Subscribe to LSAT Blogs
Start to familiarize yourself with not only the test, but the companies who can help you get ready for it. Subscribing to their blogs build a level of trust and comfort as you journey deeper into the industry’s ecosystems. This will help you make a more informed decision down the road when your attention turns to serious prepping. Since you already found your way here, I strongly recommend subscribing to us! In addition, maybe do some digging on some blogs from other companies as well.
Follow Industry Heavyweights
Following some of the industry’s top personas on twitter will keep you abreast of LSAT news and development. Truth is, things change in the LSAT world fairly often so the more aware you are of the ebb and flow, the clearer various decisions will be when the time comes to make them. Shameless plug for Dave Killoran and myself, here. Dave is one of the most popular and active out there, but you’ll see me on there as well.
Other LSAT Communities
In the same vein as following Twitter accounts, immerse yourself in several online LSAT communities. My personal favorite is our very own LSAT Forum. Here you can engage with our instructors and fellow test-takers to ask anything LSAT. Another really great one is the subreddit, r/LSAT. Both are well-populated and hugely informative. The objective in all of this is that you find a dynamic background, a steady thrum really, to keep your goals in view and your pathway to achieving them close at hand.
Challenge Your Brain
Become, or remain, an active daily reader. I can’t stress this enough. Try to read something fairly dense and academic every day, or at least as often as possible. Articles in the Economist, Nature, the Wall Street Journal, Scientific American, and more, for example. It will make you more comfortable when facing challenging Reading Comprehension passages. Many of which are actually drawn from those sources! It also makes the reading volume in law school feel more manageable. Here is a more comprehensive list of recommended reading.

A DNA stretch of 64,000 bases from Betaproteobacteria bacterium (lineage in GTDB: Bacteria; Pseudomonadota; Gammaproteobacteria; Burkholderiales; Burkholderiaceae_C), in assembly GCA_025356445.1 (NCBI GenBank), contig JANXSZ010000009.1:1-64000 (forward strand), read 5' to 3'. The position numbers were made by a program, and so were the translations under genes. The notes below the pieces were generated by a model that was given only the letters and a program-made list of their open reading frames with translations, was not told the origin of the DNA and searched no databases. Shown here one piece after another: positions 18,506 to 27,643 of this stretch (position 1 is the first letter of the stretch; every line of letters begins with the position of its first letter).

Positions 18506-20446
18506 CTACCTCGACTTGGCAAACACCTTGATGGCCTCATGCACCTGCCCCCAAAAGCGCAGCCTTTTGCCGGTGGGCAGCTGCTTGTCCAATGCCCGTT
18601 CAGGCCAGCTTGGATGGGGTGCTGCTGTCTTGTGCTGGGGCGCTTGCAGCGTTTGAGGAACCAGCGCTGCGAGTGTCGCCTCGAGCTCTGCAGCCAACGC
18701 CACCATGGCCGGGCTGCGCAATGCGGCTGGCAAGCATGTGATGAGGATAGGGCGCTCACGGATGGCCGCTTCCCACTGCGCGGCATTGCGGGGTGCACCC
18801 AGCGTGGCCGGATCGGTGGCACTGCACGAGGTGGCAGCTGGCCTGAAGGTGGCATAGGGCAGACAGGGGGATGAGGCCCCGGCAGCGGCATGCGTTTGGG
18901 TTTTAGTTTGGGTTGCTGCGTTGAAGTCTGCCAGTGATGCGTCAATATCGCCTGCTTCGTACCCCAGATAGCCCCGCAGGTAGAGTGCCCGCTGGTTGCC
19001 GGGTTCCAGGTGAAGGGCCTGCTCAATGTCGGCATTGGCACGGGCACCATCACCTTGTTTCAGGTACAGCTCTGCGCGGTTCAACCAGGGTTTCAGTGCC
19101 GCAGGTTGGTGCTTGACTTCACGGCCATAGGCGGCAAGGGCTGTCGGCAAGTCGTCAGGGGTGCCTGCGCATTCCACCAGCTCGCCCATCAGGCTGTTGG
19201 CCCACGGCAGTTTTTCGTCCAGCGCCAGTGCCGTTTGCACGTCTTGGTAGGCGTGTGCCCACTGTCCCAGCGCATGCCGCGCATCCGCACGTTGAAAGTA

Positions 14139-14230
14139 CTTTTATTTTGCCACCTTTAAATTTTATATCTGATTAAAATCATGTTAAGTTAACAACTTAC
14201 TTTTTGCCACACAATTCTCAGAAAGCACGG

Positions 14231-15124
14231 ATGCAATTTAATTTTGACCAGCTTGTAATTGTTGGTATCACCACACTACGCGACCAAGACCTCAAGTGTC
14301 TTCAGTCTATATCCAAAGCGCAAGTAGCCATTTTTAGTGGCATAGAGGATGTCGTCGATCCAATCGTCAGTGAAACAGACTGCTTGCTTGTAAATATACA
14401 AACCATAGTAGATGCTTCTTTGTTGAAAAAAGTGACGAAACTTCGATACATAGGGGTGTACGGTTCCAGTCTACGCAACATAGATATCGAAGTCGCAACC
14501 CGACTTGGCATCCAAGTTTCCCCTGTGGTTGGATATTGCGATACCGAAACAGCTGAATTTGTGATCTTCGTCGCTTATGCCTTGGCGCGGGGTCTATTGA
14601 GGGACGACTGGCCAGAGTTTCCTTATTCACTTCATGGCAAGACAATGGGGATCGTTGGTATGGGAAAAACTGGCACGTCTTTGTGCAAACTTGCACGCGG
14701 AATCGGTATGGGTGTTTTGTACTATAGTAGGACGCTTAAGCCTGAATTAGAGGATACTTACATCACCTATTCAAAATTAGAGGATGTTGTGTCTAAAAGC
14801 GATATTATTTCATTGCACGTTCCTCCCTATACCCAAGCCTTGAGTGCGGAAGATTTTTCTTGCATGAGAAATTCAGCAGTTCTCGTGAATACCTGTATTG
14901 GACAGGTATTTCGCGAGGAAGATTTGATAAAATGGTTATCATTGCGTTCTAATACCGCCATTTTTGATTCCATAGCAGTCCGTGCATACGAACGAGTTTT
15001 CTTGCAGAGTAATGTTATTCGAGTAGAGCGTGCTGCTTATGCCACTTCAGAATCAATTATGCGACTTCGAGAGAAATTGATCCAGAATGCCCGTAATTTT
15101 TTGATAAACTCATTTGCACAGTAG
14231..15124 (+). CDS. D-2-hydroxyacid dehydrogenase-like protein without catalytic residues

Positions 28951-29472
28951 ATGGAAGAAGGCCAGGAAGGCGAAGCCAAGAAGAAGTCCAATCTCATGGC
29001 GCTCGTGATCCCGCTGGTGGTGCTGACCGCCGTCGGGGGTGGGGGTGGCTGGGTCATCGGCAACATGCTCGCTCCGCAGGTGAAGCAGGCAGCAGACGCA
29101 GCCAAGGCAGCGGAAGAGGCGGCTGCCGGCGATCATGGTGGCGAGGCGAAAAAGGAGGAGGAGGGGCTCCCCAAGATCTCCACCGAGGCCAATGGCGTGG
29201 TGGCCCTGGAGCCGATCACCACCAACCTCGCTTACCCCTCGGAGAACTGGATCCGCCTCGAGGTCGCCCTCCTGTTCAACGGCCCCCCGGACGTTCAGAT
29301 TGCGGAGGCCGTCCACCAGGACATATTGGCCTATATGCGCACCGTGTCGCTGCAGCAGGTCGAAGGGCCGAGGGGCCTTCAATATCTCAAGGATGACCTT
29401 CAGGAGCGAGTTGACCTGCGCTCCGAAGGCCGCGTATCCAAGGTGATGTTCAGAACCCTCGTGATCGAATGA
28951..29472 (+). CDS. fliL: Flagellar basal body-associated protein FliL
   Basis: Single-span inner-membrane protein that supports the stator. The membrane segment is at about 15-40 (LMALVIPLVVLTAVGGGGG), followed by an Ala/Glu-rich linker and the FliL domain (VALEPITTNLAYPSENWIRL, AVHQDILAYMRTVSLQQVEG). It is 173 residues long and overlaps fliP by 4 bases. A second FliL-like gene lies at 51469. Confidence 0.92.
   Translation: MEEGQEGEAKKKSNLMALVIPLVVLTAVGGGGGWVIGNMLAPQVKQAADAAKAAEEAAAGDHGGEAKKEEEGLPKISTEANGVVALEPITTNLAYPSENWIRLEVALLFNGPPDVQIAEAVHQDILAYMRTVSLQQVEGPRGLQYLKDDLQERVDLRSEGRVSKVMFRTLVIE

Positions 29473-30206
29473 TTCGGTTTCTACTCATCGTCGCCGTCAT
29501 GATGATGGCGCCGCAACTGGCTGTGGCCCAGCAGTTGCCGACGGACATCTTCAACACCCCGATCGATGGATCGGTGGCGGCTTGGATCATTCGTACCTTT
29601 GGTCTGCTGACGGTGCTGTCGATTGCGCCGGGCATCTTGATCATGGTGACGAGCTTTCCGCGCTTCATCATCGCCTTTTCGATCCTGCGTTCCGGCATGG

Find some logic puzzle exercises that you enjoy and can try solving on a regular basis. Sudoku, games on sites like Brain Matrix and Addicting Games, etc. The more familiar you are with analytical reasoning puzzles, the easier the LSAT Logic Games section will be. This is especially big since the LG section is the most unique and inarguable strange component of the test for most people.
Start Financially Preparing
Start putting aside funds for LSAT prep and law school admissions now. It can be expensive, but if done right, it’s one of the best investments you’ll ever make. As an example, our average course improvement is about 12 points. This translates into tens, even hundreds, of thousands of dollars in scholarships and post-grad opportunities. You’ll want to afford the prep option that best suits you and will likely produce the most profound results, without feeling overly-constrained by your budget. Even if you plan to prep using free resources, don’t forget the cost of the LSAT and law school application fees.
With this early of a start, you have an opportunity to successfully pre-prep. Don’t squander it! Follow the tips above and you’re well on your way to the law school of your dreams.